It was the news we’ve all always dreaded and yet somehow none of us felt remotely prepared for it.
If I’m honest, there’s been a Jurgen Klopp-shaped ticking time bomb in the back of my brain for a little while now, but that was always geared towards 2026.
It has tended to tick louder when things are going well, serving as an unwanted reminder that these days can’t last forever and that it might genuinely never be this good again, it certainly hasn’t been in my lifetime.
But now we’re here and it feels all too real, life without our generation’s Bill Shankly is a matter of months away and we’ve got to somehow go about finding a Bob Paisley.
Giddy with expectation
I remember the day he joined like it was yesterday.
I was a university student at the time, I skipped a lecture and took a laptop into the library to watch his first press conference on my headphones.
There was so much excitement, we had no idea what the next few years held for us but parallels were already being drawn between our situation and Borussia Dortmund’s seven years earlier.
As has been the case ever since, he surpassed expectations that day. He gave us soundbites that are still quoted to this day and left us feeling like we could conquer the world.
The promise of a title in four years, the suggestion that we needed to turn from doubters to believers, the insistence that reputation is more important when you leave. It felt bold for a new manager arriving in England but it all happened and then some.
He took us to places we never thought we’d go in this generation, and maybe even the next.
Just hearing a manager even discuss the prospect of a league title in his first interview felt surreal, there was a small part of me that wondered whether he may have underestimated the scale of the task.
Even in failure, he gained credit in the bank. His response to defeat in the Europa League final has always stuck with me: “If we can party when we win, we can party when we f*****g lose!”
That was when I knew he was made for Liverpool and Liverpool was made for him. Even if we kept losing finals – and there was still heartache to come – you already knew that there wasn’t a man on the planet better placed to get us where we needed to be.
Making winning a habit
A Champions League final in his second full season was preposterous, when we won it 12 months later we were there on merit but in 2017/18 we were just grateful to be there and enjoying the ride.
I travelled on a bus to that final and managed to have one of the best weeks of my life despite Loris Karius throwing it into his own net twice.
That is because the culture the manager has built at the club is contagious. The journey is as important as the destination, particularly when you’re coming up against a financially doped superpower up the M62.
Klopp admitted that lifting the European Cup in Madrid might have been the best night of his life, and somehow he was only just getting started.
We went on to lift the Super Cup and become champions of the world for the first time in the club’s history. A man who was once mocked for losing cup finals was making them look routine.
Then there was the 19th league title he promised, the one we thought would never come and the one he and his players had pushed so hard for with 97 points in the season prior.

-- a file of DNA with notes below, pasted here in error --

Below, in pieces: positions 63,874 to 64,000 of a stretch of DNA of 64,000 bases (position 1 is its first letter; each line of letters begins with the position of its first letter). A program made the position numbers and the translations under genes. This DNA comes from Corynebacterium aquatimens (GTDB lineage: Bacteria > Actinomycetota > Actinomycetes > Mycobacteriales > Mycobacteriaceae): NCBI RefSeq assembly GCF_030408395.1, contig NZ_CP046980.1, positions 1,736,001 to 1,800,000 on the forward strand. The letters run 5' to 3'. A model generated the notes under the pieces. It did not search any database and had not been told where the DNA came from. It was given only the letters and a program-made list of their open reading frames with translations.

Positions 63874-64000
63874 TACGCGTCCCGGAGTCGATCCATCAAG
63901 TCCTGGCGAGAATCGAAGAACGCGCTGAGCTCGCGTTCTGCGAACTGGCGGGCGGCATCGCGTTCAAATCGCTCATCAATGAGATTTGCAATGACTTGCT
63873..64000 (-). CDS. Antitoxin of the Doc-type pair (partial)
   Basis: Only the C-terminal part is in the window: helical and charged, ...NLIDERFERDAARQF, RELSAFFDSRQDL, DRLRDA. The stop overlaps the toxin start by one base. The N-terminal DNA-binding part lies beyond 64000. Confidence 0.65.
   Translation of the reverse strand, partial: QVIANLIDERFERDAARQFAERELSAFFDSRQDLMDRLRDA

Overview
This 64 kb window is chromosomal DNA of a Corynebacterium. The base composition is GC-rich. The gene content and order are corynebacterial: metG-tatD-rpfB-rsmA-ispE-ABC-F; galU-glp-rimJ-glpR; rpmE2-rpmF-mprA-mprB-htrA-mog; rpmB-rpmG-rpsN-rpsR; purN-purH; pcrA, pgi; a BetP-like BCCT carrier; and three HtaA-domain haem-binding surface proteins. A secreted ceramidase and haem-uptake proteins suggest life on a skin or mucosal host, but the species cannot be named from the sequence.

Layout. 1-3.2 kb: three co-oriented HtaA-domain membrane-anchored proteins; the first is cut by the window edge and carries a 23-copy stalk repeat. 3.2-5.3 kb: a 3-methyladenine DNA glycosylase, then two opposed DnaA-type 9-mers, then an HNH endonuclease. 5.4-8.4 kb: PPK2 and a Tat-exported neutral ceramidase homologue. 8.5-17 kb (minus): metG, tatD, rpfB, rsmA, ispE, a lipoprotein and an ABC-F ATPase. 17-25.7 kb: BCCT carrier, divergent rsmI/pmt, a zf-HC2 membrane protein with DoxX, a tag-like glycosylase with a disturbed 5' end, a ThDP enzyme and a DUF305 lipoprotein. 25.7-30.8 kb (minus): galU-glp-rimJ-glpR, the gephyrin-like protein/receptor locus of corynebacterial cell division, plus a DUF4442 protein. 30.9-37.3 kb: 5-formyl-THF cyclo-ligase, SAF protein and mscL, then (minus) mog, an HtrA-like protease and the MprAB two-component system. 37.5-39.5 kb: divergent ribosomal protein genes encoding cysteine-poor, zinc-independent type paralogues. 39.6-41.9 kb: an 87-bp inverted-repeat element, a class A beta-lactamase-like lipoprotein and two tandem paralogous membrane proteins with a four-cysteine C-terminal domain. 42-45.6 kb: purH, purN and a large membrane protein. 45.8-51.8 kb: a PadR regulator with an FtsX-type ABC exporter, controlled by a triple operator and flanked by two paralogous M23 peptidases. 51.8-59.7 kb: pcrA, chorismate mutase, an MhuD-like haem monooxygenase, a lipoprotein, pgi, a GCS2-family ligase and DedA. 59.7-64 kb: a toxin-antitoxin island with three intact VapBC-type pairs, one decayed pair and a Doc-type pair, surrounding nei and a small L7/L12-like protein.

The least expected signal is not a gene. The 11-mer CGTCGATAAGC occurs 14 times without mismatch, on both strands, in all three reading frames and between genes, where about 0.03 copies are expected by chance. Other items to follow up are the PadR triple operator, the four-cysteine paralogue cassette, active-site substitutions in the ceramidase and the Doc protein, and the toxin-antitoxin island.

Bouncing back from setbacks such as that takes a certain type of person. It’s being able to shake off the disappointment, rather than feel sorry for yourself, and say: “Well, we’re just going to have to win every game then!”
For 18 months we were the greatest team on the planet and nobody could argue.
Football isn’t a sport built for long-term domination, but being able to reach those heights with a fraction of your rival’s budget is nothing short of miraculous.
Staying in the moment
Managers are held in higher regard at Anfield than most clubs. There has always been a connection difficult to explain and it is why the turnover in that position is lower than any other top-flight club.
Surviving in modern management for 24 years without being sacked is itself a remarkable achievement.
In his press conference after the announcement, he talked about the “trust” that meant he essentially had to call time on his stay at the club eventually because his employers were simply never going to take that decision out of his hands.
The reality is the trust comes from the knowledge that there isn’t a soul who could truly replace him, which is what makes these next steps so scary.
Even having lost six consecutive home games during the COVID-hit 2020/21 campaign, and the struggles of last season, there was never as much as a murmur about his future being remotely in doubt.
He’s delivered us everything we could have ever dreamt of and, perhaps just as importantly, he’s done it by carrying himself in precisely the way we would want a Liverpool manager to carry themselves.
I’d go as far as saying I have made friends in these last eight years who I’d never have met if it hadn’t been for Klopp, which feels obscene to even think about.
For now, we could still have as many as 30 games of this era of the football club to enjoy, the time for the bereavement we all felt after his announcement can wait until the summer.
When the boss talks about squeezing “everything” out of his final season, you can guarantee he means for us as much as he does for him and his squad.
The players will feel ready to run through brick walls for their manager in the coming months, it’s about time Anfield did the same.
We’ve got four trophies to win here, and as the great man himself said: “The best memories are still to come.”